SciELO - Scientific Electronic Library Online

vol.17 issue3Optimization of mobile phase for separation of carbohydrates in honey by high performance liquid chromatography using a mixture designSynthesis of N-Methyl-N-formyltyramine, a new beta-phenethylamide derivative isolated from Cyathobasis fruticulosa (Bunge) Aellen author indexsubject indexarticles search
Home Pagealphabetic serial listing  

Services on Demand



  • English (pdf)
  • Article in xml format
  • How to cite this article
  • SciELO Analytics
  • Curriculum ScienTI
  • Automatic translation


Related links


Journal of the Brazilian Chemical Society

Print version ISSN 0103-5053On-line version ISSN 1678-4790

J. Braz. Chem. Soc. vol.17 no.3 São Paulo May/June 2006 



Multivariate regression models for the simultaneous quantitative analysis of calcium and magnesium carbonates and magnesium oxide through drifts data



Luciano MarderI; Paulo TomediII; Marco F. Ferrão*, I; André JablonskiII; Celso U. DavanzoIII

IGrupo de Quimiometria, Departamento de Química e Física, Universidade de Santa Cruz do Sul, Av. Independência, 2293, 96815-900 Santa Cruz do Sul – RS, Brazil
IIDepartamento de Engenharia de Minas, Universidade Federal do Rio Grande do Sul, Av. Osvaldo Aranha, 99, 90035-190 Porto Alegre – RS, Brazil
IIIInstituto de Química, Universidade Estadual de Campinas, Cidade Universitária Zeferino Vaz, s/n, 13083-970 Campinas – SP, Brazil




In the present work multivariate regression models were developed for the quantitative analysis of ternary systems using Diffuse Reflectance Infrared Fourier Transform Spectroscopy (DRIFTS) to determine the concentration in weight of calcium carbonate, magnesium carbonate and magnesium oxide. Nineteen spectra of standard samples previously defined in ternary diagram by mixture design were prepared and mid-infrared diffuse reflectance spectra were recorded. The partial least squares (PLS) regression method was applied to the model. The spectra set was preprocessed by either mean-centered and variance-scaled (model 2) or mean-centered only (model 1). The results based on the prediction performance of the external validation set expressed by RMSEP (root mean square error of prediction) demonstrated that it is possible to develop good models to simultaneously determine calcium carbonate, magnesium carbonate and magnesium oxide content in powdered samples that can be used in the study of the thermal decomposition of dolomite rocks.

Keywords: dolomite, DRIFTS, partial least squares, multivariate regression, ternary mixture design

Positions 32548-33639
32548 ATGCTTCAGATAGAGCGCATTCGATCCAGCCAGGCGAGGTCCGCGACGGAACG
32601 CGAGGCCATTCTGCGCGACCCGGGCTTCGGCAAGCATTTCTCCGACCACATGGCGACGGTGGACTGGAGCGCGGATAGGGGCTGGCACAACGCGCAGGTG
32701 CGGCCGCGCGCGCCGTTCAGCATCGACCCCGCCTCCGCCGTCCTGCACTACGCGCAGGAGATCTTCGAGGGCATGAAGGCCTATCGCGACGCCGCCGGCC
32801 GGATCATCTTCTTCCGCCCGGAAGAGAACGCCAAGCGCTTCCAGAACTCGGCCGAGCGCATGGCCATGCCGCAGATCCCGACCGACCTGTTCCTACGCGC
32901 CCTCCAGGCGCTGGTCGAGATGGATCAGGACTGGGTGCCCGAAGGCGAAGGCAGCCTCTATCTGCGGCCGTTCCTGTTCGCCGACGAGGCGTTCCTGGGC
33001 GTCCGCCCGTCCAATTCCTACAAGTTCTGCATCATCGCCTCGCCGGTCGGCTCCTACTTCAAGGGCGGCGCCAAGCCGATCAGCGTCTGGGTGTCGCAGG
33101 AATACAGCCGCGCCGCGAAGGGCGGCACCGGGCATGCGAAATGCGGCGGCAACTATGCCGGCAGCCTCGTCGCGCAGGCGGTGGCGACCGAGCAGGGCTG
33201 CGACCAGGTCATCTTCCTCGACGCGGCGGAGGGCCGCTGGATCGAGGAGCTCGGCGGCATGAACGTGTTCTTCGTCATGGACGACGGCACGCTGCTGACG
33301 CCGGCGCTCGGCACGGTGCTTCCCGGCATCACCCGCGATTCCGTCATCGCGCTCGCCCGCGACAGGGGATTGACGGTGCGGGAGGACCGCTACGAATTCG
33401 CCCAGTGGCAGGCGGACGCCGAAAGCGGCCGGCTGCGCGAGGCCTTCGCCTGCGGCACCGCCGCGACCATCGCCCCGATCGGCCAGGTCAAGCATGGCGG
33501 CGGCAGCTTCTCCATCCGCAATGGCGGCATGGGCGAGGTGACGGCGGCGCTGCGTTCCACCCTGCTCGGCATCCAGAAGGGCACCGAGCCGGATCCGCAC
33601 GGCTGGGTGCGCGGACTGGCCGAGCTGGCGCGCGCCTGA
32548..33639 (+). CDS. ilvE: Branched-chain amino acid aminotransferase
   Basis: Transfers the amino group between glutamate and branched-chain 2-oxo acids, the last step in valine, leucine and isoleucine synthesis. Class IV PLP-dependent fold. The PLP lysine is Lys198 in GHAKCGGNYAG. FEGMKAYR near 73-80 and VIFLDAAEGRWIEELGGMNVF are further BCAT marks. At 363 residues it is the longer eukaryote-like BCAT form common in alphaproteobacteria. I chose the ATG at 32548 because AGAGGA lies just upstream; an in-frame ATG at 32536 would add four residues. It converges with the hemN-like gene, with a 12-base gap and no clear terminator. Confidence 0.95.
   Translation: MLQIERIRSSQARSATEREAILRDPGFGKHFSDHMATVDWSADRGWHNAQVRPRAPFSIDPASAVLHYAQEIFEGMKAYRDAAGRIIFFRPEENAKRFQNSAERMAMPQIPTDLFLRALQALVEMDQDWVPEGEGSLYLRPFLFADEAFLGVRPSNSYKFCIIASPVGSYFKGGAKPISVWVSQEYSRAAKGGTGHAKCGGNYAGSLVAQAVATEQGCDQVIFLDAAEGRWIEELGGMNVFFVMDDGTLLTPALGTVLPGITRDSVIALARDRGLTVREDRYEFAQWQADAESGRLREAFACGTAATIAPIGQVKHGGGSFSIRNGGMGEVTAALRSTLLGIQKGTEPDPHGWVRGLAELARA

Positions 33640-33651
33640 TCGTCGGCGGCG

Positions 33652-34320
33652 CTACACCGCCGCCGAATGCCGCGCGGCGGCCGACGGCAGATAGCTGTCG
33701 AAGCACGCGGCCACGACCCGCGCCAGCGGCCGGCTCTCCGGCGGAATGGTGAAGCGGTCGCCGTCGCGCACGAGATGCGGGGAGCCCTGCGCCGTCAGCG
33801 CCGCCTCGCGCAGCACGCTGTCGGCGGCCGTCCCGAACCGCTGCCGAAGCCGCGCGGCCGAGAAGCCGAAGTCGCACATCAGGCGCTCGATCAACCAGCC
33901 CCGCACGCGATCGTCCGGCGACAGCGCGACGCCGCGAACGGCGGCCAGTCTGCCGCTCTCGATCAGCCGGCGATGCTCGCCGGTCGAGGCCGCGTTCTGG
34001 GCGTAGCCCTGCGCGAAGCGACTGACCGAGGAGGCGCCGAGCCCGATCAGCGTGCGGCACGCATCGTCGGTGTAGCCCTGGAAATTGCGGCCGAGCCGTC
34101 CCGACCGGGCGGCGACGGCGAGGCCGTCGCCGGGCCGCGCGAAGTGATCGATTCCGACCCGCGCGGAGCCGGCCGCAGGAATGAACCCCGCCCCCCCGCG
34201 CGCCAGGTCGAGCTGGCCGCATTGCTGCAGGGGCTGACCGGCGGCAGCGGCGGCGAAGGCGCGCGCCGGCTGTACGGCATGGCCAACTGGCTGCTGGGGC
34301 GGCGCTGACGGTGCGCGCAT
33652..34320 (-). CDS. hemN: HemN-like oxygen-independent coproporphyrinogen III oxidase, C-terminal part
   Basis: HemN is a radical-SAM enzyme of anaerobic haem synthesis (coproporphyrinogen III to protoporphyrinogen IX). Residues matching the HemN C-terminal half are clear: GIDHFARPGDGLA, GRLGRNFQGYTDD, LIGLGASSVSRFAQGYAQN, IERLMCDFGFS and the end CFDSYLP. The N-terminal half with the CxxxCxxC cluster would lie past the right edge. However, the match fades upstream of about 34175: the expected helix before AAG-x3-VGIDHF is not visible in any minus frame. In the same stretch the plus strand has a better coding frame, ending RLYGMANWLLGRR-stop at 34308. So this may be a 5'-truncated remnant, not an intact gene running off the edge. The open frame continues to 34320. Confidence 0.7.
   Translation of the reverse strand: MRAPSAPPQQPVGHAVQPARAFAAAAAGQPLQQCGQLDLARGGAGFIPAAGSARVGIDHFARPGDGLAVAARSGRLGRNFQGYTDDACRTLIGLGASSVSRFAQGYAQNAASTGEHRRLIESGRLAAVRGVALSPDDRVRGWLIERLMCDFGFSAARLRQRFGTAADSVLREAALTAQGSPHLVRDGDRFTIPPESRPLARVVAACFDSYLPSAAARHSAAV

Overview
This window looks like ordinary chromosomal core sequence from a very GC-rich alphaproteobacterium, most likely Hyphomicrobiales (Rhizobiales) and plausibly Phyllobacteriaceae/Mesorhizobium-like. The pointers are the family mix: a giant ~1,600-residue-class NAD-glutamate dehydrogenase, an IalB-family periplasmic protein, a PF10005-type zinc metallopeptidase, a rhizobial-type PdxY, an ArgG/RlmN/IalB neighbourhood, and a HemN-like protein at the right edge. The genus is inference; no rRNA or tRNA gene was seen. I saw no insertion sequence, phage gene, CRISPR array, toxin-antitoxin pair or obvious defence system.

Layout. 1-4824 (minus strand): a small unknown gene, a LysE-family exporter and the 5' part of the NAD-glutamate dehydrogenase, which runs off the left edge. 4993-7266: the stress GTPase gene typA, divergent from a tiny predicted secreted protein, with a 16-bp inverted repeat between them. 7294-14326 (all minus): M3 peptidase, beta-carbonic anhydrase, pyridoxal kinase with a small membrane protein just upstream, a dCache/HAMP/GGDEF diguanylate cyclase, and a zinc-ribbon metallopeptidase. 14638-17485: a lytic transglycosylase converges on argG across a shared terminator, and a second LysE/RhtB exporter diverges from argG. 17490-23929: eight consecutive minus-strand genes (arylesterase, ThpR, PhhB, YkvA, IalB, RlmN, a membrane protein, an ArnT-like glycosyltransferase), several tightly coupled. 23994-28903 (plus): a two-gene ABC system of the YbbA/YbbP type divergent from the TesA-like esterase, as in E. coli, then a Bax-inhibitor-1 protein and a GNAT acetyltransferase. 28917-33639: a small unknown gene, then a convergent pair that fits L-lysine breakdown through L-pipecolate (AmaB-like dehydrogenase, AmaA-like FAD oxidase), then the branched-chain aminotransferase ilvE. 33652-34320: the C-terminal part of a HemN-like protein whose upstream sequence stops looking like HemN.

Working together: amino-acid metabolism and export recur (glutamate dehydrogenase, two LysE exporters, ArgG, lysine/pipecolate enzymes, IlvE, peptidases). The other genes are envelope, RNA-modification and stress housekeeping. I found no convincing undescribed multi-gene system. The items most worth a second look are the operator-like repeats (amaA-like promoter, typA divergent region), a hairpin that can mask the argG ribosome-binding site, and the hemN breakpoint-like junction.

Neste trabalho são apresentados modelos de regressão multivariada, empregando espectros por reflexão difusa no infravermelho com transformada de Fourier (DRIFTS), para análise quantitativa do sistema ternário formado pelos carbonatos de cálcio e magnésio e pelo óxido de magnésio. Através de um diagrama ternário, foram definidas as misturas para aquisição dos espectros por reflexão no infravermelho médio. Empregando-se a regressão por mínimos quadrados parciais (PLS), foram construídos modelos com os dados espectrais centrados na média e/ou escalados pela variância, utilizando o conjunto de espectros de calibração. Para selecionar os melhores modelos, foram comparados os valores de RMSEP (root mean square error of prediction). Os resultados comprovam que bons modelos de calibração multivariada para a determinação de carbonatos de cálcio e magnésio e de óxido de cálcio podem ser obtidos a partir dos espectros por reflexão no infravermelho. Estas determinações são particularmente úteis no estudo da decomposição térmica de rochas dolomíticas.




The reserves of carbonate rocks in the state of Rio Grande do Sul - Brazil, are mainly constituted by dolomite-like rocks (MgO content @ 18%), while calcite-like rocks (MgO content < 4%) occur in a smaller proportion. It is assumed that, in volume, only 18% of the calcareous rocks are calcite-like (used mainly in cement production) and 82% are dolomite-like and are used mainly in the correction of soil acidity and in the production of lime.

The search for a solution to the suppressed demand of raw materials by turning dolomite into calcium-rich carbonate and magnesium oxide, which are thoroughly used in industrial processes impelled the development of a physical process of dissociation of dolomite-like rocks, in order to obtain these two different products. The basic idea of the process is a fractionated calcination of a dolomite-like rock, composed mainly of Ca and Mg carbonates (52% and 40% approximately),1 at a given temperature and a complete calcination process that results in a mix of calcium carbonate combined with magnesium oxide in the same material.

The lack of specific methodologies2-6 that allow the joint analysis of the mix of obtained products from the fractionated calcination of the dolomite-like rocks led to the development of a technique that enabled the quantitative analysis of calcium carbonate and magnesium oxide by means of Diffuse Reflectance Infrared Fourier Transform Spectroscopy (DRIFTS).

Several studies that use infrared spectrometry have been carried out in the last few years in order to qualitatively and quantitatively determine organic and inorganic compounds in soils and rocks.7-11 Among these studies, special attention has been given to those employing mid-infrared (DRIFTS)12-14 and near-infrared (NIRRS) reflectance.15-16